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GRC Professional : GRC Autumn 2012
31 one oF The challenges Facing compliance programs is that they are focused on legal and regulator y issues alone w ithout considering the broader ethical and integrity framework essential for ef fective complia nce. company officers say “We are fine because we are obeying the law.” The fact is that legal and regulatory compliance is not necessarily ethical compliance. companies that focus on the letter of the law and ignore the spirit of good behaviour do not have an effective compliance regime. people in the company look at this type of behaviour and the company’s response (eg “it is ok to cheat as long as you don’t get caught”) and either do it themselves or take the first chance to leave. When you are caught, the public will look at your company as ‘dodgy’ and may not deal with you. if management supports the idea that because someone is successful they are permitted to behave badly, you must do some thing. as the complia nce of ficer you have sever a l options. You should try to clearly define the problem, identify key stakeholders and influencers, identify the values of the busi ne ss, eva luate alter n ative behaviour s and how these might be achieved, and take action. You need to understand why management permits the conduct to continue. it is important that, despite the management view, the behaviour is reported and described as unethical or simply bad behaviour. There must be the capability for both active and passive repor ting systems. it is helpful to try to show the impact that similar conduct has had on other companies. But there is a good cha nce that these pe ople probably don’t ca re. The last part of the process is to ensure that there is training that shows that this conduct is high risk and establish accountability processes based on ethical and integrity standards, not just compliance with obligations and the law. if you try some or all of these things and still fail then my normal recommendation to compliance and risk staff is to leave. The ethical dilemma is whether you become the whistleblower to the reg ulator. institutionalised corruption and malfeasance of this type is really hard to change. in my experience, many major companies that have confronted this issue have had a senior executive or board member who will cha mpion complia nce a nd say this i s unacceptable. But if not – walk away. ••• neill BUck compliance, risk governance, strategy and integrity consultant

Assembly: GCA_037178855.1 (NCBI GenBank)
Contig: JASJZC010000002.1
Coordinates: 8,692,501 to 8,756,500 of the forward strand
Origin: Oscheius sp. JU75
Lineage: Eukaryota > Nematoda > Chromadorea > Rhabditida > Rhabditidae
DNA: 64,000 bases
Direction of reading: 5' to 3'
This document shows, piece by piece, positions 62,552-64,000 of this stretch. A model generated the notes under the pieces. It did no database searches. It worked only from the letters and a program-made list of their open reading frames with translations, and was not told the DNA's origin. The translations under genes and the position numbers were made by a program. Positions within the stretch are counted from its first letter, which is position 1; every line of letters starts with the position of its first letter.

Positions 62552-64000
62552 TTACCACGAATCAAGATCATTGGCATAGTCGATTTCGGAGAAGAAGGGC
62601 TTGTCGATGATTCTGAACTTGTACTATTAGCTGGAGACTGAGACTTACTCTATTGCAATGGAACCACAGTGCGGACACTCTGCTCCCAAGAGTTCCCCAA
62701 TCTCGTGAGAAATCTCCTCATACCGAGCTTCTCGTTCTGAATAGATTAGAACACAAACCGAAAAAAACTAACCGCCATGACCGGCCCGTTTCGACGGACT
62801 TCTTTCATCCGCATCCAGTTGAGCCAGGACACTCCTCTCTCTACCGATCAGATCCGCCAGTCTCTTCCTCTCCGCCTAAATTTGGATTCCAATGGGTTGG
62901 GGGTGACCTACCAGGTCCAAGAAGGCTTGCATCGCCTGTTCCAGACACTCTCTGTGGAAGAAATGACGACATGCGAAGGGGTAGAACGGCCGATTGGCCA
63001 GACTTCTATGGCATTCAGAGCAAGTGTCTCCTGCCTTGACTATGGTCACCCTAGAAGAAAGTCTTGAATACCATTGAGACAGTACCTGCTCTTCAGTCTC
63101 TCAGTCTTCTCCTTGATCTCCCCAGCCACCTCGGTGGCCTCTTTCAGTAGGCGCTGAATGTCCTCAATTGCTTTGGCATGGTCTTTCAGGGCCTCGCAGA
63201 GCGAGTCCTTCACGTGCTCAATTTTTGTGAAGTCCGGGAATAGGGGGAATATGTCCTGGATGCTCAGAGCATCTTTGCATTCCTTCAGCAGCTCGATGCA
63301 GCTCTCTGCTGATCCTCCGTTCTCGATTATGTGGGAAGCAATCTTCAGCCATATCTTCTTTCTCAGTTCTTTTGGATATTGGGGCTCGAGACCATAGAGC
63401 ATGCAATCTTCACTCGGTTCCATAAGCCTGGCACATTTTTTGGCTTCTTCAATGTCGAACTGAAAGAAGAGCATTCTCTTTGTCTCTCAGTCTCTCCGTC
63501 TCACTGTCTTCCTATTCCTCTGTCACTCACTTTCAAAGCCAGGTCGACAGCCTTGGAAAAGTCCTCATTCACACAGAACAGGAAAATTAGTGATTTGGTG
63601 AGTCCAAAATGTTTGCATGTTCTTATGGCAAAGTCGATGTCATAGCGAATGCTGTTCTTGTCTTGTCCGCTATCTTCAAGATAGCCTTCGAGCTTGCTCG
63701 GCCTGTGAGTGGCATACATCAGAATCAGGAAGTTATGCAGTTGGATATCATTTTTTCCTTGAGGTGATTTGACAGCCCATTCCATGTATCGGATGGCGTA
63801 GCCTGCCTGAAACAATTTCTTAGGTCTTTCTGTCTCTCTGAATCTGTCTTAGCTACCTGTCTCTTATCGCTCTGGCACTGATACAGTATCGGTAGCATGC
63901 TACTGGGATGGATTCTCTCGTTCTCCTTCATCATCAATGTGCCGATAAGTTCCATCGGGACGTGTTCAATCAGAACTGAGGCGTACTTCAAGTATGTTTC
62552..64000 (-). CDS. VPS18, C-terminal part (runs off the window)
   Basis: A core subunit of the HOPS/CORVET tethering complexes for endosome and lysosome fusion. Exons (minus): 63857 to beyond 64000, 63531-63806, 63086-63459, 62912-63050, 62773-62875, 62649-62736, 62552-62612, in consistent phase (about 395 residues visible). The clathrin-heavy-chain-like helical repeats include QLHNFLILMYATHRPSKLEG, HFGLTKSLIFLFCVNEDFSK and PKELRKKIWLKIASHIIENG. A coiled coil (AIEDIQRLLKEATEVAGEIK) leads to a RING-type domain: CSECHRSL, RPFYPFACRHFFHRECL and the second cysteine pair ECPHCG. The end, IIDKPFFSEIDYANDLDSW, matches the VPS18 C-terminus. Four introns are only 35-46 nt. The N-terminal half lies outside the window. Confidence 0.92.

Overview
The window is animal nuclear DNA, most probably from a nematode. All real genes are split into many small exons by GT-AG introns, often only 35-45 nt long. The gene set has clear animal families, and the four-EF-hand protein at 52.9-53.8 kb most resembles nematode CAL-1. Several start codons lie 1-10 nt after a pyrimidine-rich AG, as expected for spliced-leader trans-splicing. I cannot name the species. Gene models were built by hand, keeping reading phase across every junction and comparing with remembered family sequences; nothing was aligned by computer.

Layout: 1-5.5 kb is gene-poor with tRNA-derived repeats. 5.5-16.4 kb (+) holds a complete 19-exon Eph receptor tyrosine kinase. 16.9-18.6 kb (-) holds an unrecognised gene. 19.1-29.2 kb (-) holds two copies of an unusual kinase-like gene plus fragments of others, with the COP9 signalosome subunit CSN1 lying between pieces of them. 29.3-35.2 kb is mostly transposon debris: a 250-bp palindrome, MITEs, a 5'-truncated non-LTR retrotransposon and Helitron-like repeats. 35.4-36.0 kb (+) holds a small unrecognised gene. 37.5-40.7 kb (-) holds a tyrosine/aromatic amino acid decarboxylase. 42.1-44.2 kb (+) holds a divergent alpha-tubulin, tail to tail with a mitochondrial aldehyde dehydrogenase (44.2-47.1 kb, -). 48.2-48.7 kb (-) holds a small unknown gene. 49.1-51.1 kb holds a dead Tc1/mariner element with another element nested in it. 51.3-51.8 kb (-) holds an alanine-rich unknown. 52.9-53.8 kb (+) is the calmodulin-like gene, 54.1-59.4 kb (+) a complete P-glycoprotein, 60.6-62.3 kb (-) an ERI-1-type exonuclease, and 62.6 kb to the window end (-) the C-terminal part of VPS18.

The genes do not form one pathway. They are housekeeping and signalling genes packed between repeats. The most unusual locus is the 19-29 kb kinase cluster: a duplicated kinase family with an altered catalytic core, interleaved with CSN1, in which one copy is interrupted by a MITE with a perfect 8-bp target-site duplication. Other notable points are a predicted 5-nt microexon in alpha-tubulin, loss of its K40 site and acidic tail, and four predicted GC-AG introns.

GRC Summer 2012
GRC Winter 2012